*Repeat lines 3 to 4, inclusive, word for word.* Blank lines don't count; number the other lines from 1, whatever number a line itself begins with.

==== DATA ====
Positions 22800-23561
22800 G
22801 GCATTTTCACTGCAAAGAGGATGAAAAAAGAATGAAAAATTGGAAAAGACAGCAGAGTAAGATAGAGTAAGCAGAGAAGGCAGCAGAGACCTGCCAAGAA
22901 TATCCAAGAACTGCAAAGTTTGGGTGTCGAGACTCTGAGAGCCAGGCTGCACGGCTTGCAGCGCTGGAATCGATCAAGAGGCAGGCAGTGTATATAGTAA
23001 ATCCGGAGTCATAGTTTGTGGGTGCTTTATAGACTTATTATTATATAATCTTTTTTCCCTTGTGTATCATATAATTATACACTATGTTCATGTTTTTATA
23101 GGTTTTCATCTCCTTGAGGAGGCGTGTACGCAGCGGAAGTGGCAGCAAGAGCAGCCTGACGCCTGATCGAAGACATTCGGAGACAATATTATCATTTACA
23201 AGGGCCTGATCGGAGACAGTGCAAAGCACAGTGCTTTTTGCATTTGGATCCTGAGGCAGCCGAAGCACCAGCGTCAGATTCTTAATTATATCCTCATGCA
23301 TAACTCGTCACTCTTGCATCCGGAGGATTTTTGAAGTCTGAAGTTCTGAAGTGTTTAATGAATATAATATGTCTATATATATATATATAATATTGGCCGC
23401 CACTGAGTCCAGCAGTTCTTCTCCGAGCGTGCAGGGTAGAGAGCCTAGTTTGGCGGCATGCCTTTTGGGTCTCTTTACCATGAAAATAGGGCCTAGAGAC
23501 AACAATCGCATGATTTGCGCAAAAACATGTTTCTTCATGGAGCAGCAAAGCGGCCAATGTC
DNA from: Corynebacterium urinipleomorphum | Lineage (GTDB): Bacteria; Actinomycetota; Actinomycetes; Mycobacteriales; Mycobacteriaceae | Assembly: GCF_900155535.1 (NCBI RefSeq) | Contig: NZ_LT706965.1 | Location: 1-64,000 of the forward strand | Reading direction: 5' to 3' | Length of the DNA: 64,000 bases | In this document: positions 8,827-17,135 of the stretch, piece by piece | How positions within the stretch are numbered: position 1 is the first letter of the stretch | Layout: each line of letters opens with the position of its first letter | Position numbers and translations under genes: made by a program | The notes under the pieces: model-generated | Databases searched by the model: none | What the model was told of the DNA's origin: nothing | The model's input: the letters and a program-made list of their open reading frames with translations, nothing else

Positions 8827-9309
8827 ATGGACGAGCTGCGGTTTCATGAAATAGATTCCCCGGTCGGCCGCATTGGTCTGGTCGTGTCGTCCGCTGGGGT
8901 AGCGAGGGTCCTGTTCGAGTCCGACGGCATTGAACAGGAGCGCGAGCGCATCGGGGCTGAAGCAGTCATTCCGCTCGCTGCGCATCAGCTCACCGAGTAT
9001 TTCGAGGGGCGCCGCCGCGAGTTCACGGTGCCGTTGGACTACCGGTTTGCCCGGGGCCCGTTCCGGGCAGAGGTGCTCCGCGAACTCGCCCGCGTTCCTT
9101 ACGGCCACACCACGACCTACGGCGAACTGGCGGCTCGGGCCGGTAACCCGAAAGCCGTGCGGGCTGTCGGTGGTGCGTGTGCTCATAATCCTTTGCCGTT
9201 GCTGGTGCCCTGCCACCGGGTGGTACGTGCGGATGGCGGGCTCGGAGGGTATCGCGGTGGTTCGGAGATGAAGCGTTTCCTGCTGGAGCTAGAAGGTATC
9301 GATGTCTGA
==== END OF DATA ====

22801 GCATTTTCACTGCAAAGAGGATGAAAAAAGAATGAAAAATTGGAAAAGACAGCAGAGTAAGATAGAGTAAGCAGAGAAGGCAGCAGAGACCTGCCAAGAA
22901 TATCCAAGAACTGCAAAGTTTGGGTGTCGAGACTCTGAGAGCCAGGCTGCACGGCTTGCAGCGCTGGAATCGATCAAGAGGCAGGCAGTGTATATAGTAA